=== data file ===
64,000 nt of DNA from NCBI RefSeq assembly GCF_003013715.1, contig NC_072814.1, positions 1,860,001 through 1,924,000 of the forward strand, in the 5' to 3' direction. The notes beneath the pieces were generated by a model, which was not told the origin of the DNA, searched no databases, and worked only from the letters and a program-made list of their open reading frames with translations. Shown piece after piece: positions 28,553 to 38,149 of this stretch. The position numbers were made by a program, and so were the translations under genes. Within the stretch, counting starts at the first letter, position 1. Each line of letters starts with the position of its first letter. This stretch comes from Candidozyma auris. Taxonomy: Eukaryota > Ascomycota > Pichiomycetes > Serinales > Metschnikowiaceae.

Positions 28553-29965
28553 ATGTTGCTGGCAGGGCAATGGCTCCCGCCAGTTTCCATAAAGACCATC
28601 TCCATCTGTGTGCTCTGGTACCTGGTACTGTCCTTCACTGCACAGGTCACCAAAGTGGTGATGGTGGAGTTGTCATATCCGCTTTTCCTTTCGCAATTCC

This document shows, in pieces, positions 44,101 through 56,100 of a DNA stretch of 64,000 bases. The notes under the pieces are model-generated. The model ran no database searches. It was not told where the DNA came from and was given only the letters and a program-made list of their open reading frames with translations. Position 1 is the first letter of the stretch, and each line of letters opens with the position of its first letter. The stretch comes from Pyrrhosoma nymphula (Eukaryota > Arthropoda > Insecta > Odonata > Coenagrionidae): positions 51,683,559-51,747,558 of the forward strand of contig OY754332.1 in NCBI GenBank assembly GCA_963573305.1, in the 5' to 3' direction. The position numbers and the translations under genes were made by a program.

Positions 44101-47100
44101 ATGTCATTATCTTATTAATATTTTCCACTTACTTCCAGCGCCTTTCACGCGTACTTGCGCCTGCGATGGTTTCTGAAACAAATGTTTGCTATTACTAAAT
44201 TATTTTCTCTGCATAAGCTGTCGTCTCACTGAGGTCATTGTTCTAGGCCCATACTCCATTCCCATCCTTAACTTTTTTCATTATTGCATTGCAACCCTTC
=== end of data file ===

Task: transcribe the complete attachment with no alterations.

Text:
64,000 nt of DNA from NCBI RefSeq assembly GCF_003013715.1, contig NC_072814.1, positions 1,860,001 through 1,924,000 of the forward strand, in the 5' to 3' direction. The notes beneath the pieces were generated by a model, which was not told the origin of the DNA, searched no databases, and worked only from the letters and a program-made list of their open reading frames with translations. Shown piece after piece: positions 28,553 to 38,149 of this stretch. The position numbers were made by a program, and so were the translations under genes. Within the stretch, counting starts at the first letter, position 1. Each line of letters starts with the position of its first letter. This stretch comes from Candidozyma auris. Taxonomy: Eukaryota > Ascomycota > Pichiomycetes > Serinales > Metschnikowiaceae.

Positions 28553-29965
28553 ATGTTGCTGGCAGGGCAATGGCTCCCGCCAGTTTCCATAAAGACCATC
28601 TCCATCTGTGTGCTCTGGTACCTGGTACTGTCCTTCACTGCACAGGTCACCAAAGTGGTGATGGTGGAGTTGTCATATCCGCTTTTCCTTTCGCAATTCC

This document shows, in pieces, positions 44,101 through 56,100 of a DNA stretch of 64,000 bases. The notes under the pieces are model-generated. The model ran no database searches. It was not told where the DNA came from and was given only the letters and a program-made list of their open reading frames with translations. Position 1 is the first letter of the stretch, and each line of letters opens with the position of its first letter. The stretch comes from Pyrrhosoma nymphula (Eukaryota > Arthropoda > Insecta > Odonata > Coenagrionidae): positions 51,683,559-51,747,558 of the forward strand of contig OY754332.1 in NCBI GenBank assembly GCA_963573305.1, in the 5' to 3' direction. The position numbers and the translations under genes were made by a program.

Positions 44101-47100
44101 ATGTCATTATCTTATTAATATTTTCCACTTACTTCCAGCGCCTTTCACGCGTACTTGCGCCTGCGATGGTTTCTGAAACAAATGTTTGCTATTACTAAAT
44201 TATTTTCTCTGCATAAGCTGTCGTCTCACTGAGGTCATTGTTCTAGGCCCATACTCCATTCCCATCCTTAACTTTTTTCATTATTGCATTGCAACCCTTC